Friday 14 October 2011

Rigging the search

Is it coincidence, arrogance or unbelievable stupidity? If it is to defend itself from accusations that Google search algorithms show a bias towards Google services, how does it explain Google+ managing to rank so highly? Logged in to my Google account, if I search my name (yes, I know) then my Google+ profile, which I post to only occasionally, often appears right at the top; if “I’m Feeling Lucky” then it has the sense to pick the ‘true’ result, which is my blog. Even logged out and disconnected from my web history, clearing the cache or anything else I randomly think of, using other browsers for example, a search on my name will still place Google+ above more frequently used services such as Twitter or Facebook.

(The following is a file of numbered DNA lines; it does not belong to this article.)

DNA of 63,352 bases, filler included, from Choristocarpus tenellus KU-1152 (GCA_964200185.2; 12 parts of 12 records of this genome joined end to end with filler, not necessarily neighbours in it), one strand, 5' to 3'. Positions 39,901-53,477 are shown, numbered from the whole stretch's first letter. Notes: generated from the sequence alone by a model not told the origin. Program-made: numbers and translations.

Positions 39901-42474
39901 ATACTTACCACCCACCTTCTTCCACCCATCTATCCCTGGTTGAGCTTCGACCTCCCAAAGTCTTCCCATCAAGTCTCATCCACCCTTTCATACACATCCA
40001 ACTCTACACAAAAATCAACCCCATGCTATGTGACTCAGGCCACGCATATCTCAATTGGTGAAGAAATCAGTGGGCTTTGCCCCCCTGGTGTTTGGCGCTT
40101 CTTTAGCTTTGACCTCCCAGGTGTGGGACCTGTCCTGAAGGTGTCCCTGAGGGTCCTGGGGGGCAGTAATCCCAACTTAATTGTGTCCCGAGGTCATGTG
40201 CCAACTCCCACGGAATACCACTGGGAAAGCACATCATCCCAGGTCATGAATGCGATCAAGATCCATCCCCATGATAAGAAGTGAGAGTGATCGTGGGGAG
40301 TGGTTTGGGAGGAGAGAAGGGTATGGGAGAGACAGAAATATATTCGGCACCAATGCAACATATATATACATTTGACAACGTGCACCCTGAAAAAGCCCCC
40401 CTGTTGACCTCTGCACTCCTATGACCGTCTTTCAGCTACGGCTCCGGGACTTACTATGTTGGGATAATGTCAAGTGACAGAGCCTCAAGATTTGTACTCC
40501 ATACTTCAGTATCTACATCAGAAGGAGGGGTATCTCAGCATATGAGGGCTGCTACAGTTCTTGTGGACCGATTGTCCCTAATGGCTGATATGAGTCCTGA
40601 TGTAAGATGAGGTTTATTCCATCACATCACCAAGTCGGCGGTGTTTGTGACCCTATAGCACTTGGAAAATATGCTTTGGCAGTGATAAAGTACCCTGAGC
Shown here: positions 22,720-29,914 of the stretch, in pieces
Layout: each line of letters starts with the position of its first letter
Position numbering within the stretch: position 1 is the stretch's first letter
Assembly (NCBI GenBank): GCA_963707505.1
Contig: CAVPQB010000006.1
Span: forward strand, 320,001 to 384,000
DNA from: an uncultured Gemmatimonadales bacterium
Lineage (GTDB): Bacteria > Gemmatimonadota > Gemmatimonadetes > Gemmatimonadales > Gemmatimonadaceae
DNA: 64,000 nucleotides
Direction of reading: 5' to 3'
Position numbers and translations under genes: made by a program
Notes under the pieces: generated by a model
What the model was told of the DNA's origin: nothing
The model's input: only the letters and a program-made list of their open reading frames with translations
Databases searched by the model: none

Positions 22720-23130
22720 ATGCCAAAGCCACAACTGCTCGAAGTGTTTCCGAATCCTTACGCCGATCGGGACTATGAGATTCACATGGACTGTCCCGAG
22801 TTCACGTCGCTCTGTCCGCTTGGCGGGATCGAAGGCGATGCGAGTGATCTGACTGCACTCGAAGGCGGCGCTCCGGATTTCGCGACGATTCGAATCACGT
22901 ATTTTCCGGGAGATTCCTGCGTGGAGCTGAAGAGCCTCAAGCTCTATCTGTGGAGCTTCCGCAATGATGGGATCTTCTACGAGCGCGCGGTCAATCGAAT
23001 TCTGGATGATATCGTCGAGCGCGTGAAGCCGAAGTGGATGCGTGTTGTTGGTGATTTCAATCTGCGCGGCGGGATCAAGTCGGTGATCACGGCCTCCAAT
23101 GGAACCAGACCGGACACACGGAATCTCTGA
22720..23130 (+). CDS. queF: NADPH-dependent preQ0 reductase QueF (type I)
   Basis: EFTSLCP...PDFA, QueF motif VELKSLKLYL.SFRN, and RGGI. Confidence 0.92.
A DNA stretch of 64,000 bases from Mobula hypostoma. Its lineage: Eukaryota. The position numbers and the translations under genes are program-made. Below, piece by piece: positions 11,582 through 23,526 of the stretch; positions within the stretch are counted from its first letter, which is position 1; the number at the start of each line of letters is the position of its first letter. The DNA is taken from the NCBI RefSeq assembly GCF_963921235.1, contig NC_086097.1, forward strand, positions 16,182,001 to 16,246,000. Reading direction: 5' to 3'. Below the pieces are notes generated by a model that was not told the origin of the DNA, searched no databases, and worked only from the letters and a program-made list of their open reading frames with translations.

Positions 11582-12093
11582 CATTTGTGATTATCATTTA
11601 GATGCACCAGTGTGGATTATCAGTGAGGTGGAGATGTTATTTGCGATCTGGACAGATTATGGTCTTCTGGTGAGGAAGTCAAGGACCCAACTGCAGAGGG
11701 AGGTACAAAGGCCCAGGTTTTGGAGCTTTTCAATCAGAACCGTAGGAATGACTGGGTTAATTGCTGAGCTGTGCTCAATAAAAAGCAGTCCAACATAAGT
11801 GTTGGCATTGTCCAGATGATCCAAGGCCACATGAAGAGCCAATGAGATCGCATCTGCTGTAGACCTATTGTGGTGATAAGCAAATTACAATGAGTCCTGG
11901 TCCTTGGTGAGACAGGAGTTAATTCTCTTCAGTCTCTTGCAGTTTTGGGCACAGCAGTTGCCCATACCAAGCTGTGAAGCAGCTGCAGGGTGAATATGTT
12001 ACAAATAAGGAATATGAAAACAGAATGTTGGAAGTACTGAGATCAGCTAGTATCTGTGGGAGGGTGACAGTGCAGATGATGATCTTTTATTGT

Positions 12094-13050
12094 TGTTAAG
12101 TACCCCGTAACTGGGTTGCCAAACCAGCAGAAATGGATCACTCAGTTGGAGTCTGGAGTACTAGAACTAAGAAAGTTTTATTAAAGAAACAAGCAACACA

I can imagine an argument that defends the artificially enhanced rank when logged on, though think it poor design; however I can’t see how any objective search would return these results. As a lone example it’s hardly a tipping point, they understandably want a slice of the Facebook action, but search should be solely about returning what is most relevant to the user. If it fails in this, then I can go elsewhere. Google ignores that at its peril; it’s a lot easier to change search engines than social networks.